Many gardeners are now saying that “fall is the new spring”… Why? Put simply, there are so many crops in this season, and so many things to do during fall and to prepare your garden for it, that it’s become one of the busiest times of the year!
So, with the “season of mists and mellow fruitfulness” approaching, what can you do to make your vegetable garden indeed fruitful, or to make your decorative garden look beautiful? Here is a list of “must do” activities for you!
The end of summer is a good time to tidy up your garden, be it a vegetable garden or a decorative one. This is because the new season will bring moisture and many more leaves and organic matter that will soon start rotting on the ground.
So, with a combination of high temperature, rising humidity and accumulating heaps of leaves and branches, this is the time when fungi and bacteria start looking for a place to call home.
Nip this in the bud by making sure that you clean leaves, twigs, branches and all possible “nesting grounds” for pathogens, and put them in your compost heap.
CTTO: Maritime Gardening
Having cleared your garden, you can now focus on checking that the soil is healthy and fertile. You see, summer is a season that gives a lot in terms of fruits and vegetables, but heat and dry weather, combined with fruit and leaf production, may also mean that the soil becomes impoverished.
If you want to make the best out of your autumn veggies and flowers, then this is then this is the time to add some mature compost to the ground.
First of all, take some soil in your hands and wet it; roll it into a ball, and if it does not hold together, but instead it breaks down too easily, you will need to add organic matter. Most gardeners will just recognize how well fertilized the soil is with a look at the color of the soil, but this is a practical way of assessing it.
If instead it forms clay pellets, you will want to add both compost and sand, to break it down.
Green manure is a crop (like clover) that you plant to fertilize the land. This is a well established practice in agriculture and farming, and the best time to start with it is before fall sets in.
“Why is it so,” you may ask? You want to give your green manure crop the time to establish itself before winter comes, so, plant it at the end of summer, give it the whole of fall to grow into strong plants that will then be able to stand the rigors of winter.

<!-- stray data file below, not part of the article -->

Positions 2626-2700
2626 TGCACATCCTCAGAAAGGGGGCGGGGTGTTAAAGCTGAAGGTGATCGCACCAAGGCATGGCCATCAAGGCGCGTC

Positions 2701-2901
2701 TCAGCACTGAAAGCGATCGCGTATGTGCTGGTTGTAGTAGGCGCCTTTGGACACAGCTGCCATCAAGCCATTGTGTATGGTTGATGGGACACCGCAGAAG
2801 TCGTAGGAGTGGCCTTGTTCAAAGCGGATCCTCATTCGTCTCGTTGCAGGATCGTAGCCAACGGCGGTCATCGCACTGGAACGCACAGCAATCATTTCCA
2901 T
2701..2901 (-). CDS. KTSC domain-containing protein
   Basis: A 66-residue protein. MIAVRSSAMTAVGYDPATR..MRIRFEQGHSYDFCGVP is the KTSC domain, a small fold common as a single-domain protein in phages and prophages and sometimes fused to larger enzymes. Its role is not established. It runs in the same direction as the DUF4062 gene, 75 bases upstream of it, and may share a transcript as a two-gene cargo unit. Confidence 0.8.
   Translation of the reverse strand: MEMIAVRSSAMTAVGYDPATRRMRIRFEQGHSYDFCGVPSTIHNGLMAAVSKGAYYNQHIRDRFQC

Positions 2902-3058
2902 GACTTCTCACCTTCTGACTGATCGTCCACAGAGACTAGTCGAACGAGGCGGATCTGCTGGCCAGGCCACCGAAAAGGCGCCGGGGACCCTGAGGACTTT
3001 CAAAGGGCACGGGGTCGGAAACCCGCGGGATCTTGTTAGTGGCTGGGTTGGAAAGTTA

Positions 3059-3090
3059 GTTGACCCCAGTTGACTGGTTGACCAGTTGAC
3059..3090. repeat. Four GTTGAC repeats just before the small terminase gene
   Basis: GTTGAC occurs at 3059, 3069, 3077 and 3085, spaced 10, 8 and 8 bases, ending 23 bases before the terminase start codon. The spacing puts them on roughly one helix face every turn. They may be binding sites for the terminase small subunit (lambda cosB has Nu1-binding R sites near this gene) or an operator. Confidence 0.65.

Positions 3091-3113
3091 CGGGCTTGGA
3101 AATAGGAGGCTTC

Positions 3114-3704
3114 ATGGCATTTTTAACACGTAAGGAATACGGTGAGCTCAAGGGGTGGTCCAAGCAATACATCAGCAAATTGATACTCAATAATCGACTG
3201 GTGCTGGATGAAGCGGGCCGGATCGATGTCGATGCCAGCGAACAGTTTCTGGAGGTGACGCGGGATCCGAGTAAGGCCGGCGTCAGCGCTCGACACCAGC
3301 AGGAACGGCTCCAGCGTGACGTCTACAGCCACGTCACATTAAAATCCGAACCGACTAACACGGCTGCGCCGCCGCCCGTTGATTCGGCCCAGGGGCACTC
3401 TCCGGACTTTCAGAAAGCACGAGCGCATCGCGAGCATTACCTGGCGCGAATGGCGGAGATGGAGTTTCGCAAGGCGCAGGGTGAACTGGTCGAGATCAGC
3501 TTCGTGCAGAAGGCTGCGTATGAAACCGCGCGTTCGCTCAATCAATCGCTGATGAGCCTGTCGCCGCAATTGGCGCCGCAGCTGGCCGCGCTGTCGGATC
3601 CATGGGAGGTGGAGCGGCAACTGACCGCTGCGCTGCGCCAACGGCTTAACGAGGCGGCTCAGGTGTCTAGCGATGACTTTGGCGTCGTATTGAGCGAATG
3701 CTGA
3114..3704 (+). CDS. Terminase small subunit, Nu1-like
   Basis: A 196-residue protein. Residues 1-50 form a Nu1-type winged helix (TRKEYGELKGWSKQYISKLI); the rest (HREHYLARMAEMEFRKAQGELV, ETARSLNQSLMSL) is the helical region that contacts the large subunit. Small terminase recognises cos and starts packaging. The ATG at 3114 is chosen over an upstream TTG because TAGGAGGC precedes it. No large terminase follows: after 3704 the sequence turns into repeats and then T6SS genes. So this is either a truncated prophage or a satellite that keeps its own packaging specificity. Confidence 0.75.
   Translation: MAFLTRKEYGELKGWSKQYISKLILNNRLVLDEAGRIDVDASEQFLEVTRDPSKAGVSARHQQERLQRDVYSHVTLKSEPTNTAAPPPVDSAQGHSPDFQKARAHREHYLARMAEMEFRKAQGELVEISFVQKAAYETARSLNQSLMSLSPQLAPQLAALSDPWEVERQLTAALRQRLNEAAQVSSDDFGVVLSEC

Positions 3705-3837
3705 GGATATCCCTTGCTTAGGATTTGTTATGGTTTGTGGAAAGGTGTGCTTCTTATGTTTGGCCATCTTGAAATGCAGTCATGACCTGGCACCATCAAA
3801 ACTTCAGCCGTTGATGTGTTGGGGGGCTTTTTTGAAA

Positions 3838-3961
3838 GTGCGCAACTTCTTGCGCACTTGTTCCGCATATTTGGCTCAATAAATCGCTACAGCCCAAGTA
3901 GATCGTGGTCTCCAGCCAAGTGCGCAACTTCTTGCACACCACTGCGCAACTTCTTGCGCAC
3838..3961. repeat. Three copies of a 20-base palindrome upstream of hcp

Instead, if the plants are too young and tender, they risk dying, and barren soil in winter means serious nutrient loss. Very serious indeed!
So, especially if you are on a crop rotation regime, if you have chosen which part of your land you want to give a rest to, now it is time to seed your green manure fields.
Late summer and fall are great times to be generous with compost! You see, with the heat, your compost will mature fast and well, and compost will normally be at its best, at its most nutrient from late summer till the temperature drops.
So, use it now that it is at its most useful. This is, remember, also the time when you will add a lot new organic matter to your compost heap, so, you will top it up as you go along.
Cabbages, broccoli and Brussels sprouts are, in fact, winter vegetables, but they can take up to 4 months (about 16 weeks) before they are ready for harvesting. So, don’t wait for the “official” season to start… Get ahead and as soon as the temperature drops to “autumnal”, sow these brassicaceae, and you will have an early crop.
If you live in a region where winters are cold and windy, you will know that the wind usually picks up long before the actual winter season starts. In some places, as soon as summer is over, cold winds sweep in.
If this is your case, it’s time for some windscreen maintenance! If your windscreens are live, with tall hedges, bushes and even trees, maybe it’s time to start pruning dry branches, that may become a hazard, look at posts and trellises etc. If they are not, do check that your screens are still strong and safe and repair them where needed.
Whether you use pipes and hoses or ditches (or both), this is the time to give them a quick and early tidy up and cleaning. If you wait till late in fall, the soil, ditches and even pipes themselves may have far too many leaves and twigs to make this operation comfortable.
Instead, a quick going look and tidy up now will make it easier for you later on.
If you have any wood (for heating, burning, building etc.) to collect, this is the right time to do it. Don’t wait till fall comes, with its thunderstorms and heavy rains because, of course, it will make the wood wet.
Instead, collect it now and you will be able to dry it before the hot season is over.
The end of summer is indeed a busy time of the year, but even more than this, it is a strategic time of the year, one when you have to think ahead. But follow these guidelines, plan properly, and you will see that all your hard work will become very fruitful indeed, like fall in Keats’s poem!
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